Lebanese Energy Minister Cesar Abi Khalil launched a tender for the import and supply of liquefied natural gas, in a significant step towards securing affordable fuel to power the ailing energy sector. The tender aims to create three LNG import terminals from the north to the south of the country, and to arrange gas supply contracts.
The primary aim is to facilitate the distribution of natural gas to Lebanon’s power stations, five of which were built to run on gas but have instead been using heavy fuel oil and diesel.
Abi Khalil said during a news conference held at the Energy Ministry that using natural gas would reduce fuel costs by roughly 40 percent, not to mention saving on maintenance costs, driving an increase in plant productivity, while also drastically decreasing pollution.
“[The power plants at] Deir Ammar [in Batroun] and Zahrani [in Nabatieh] are made to run on gas, but there is no gas. For 22 years they’ve been running on gas oil, which has cost the Lebanese state $27 billion,” he said.
Using natural gas, at current oil prices, would save the Lebanese state $460 million a year, he said.
Abi Khalil said that companies would have “roughly 120 days to study the conditions and submit a tender.” The liquefied natural gas import initiative has been on the table since 2010, but successive governments have bickered over formalities and failed to make headway.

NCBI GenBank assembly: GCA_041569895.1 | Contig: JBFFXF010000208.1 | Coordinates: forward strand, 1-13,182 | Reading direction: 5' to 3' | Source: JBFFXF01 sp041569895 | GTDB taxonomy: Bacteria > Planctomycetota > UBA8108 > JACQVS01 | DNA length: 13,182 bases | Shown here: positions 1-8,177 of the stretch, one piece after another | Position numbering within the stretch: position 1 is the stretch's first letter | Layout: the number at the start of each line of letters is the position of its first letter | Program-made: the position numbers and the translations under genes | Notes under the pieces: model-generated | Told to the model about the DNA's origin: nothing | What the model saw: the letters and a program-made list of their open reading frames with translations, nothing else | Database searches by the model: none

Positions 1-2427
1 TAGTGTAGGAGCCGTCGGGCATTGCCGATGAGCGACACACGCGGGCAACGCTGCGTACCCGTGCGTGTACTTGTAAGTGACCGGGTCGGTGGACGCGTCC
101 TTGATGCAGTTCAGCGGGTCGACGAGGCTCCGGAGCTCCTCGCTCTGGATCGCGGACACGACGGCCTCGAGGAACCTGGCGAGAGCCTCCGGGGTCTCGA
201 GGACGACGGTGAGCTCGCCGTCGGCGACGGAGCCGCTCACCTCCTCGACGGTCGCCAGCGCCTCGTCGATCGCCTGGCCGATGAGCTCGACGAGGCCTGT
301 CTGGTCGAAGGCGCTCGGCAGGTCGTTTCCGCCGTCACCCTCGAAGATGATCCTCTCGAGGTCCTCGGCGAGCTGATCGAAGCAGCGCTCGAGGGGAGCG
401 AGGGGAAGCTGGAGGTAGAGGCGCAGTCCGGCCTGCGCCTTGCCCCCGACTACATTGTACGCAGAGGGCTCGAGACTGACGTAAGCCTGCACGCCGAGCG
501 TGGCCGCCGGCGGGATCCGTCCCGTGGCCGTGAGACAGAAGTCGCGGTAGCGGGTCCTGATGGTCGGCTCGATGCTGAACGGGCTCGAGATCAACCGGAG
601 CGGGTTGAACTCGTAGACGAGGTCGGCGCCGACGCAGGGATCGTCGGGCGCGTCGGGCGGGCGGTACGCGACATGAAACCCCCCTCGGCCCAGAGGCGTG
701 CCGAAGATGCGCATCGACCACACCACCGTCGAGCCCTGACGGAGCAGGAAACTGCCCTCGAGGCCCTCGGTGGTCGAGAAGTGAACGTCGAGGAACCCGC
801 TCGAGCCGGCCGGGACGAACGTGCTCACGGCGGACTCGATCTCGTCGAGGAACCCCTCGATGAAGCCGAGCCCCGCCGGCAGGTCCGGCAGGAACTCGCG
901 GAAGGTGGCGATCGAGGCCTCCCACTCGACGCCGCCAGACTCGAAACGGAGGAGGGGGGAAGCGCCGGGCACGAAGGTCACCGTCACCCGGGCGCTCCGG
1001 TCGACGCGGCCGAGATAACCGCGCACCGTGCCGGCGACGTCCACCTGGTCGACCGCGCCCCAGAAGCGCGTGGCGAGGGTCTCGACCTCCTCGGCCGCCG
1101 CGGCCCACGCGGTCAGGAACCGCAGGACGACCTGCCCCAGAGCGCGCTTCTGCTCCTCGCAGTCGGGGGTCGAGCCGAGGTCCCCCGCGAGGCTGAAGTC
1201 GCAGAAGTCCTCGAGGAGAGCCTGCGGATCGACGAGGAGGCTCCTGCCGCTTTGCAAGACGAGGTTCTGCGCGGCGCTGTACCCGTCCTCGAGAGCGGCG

The plan constitutes the “backbone” of a wider gas distribution project to pipelines that run across Lebanon, “first to power plants, then industry, and in the future, hopefully, to our cities,” the minister said.
, who is coordinating the project as within Lebanon Oil Installations, a government agency under the authority of, told The Daily Star an easily accessible LNG supply would also spark “awesome economic activity,” and attract investment to the country.
So how exactly do these terminals work? Zaher Sleiman head of the LNG unit at the Energy Ministry explains: “These are platforms, berthed offshore of the power plant area. A ship will come and feed these terminals with LNG, and the terminal will re-gasify the LNG, and send it, via pipeline, to the power plants.” He said these plants would be linked together by a network of pipelines in order to ensure “security of supply.”
More than one company or consortium could win the bidding given that the tender corresponds to three different sites: one in the northern part of Lebanon, another in the southern part, and a third to the North of Beirut.
Selaata will be the site of a future power plant, and at Deir Ammar and Zahrani, which already have existing power plants, an additional power plant in each location would be constructed.
Sleiman noted that U.S.-based consultancy agent Poten & Partners was acting as an “international observer,” on the tender.
He said the reliability and size of the companies involved would itself act as an accountability mechanism, and data related to the tender would be made public.
During an initial effort to gauge interest in the tender, 96 companies, making up 33 consortiums, had showed interest – a “positive sign,” according to Sleiman. 13 consortia were pre-qualified to participate in the tender.
Source: Daily Star